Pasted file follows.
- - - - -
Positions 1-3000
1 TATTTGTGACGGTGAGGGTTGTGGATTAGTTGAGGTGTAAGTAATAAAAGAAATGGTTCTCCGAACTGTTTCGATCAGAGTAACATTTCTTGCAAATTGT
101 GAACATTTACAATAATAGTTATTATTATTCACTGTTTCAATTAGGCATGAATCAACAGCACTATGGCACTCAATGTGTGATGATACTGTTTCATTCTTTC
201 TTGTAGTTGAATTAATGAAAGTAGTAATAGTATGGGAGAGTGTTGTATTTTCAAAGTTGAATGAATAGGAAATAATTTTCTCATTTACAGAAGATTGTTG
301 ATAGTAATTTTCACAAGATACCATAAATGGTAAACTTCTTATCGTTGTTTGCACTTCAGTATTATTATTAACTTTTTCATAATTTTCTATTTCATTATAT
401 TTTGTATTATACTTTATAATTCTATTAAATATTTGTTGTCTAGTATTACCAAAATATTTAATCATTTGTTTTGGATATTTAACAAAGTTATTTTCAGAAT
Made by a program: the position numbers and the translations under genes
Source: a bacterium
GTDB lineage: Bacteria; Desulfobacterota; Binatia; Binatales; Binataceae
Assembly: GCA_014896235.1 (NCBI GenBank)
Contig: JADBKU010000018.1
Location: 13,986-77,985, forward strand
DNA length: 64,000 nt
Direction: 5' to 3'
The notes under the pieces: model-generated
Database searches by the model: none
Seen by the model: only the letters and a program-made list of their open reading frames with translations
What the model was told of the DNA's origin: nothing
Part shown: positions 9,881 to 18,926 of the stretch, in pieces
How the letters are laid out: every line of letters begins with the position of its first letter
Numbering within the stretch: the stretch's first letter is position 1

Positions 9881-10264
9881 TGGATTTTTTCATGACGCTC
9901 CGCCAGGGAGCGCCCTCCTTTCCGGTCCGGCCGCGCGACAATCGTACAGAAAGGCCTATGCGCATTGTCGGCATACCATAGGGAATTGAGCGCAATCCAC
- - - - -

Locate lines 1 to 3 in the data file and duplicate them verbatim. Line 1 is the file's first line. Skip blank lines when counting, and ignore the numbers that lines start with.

Positions 1-3000
1 TATTTGTGACGGTGAGGGTTGTGGATTAGTTGAGGTGTAAGTAATAAAAGAAATGGTTCTCCGAACTGTTTCGATCAGAGTAACATTTCTTGCAAATTGT
101 GAACATTTACAATAATAGTTATTATTATTCACTGTTTCAATTAGGCATGAATCAACAGCACTATGGCACTCAATGTGTGATGATACTGTTTCATTCTTTC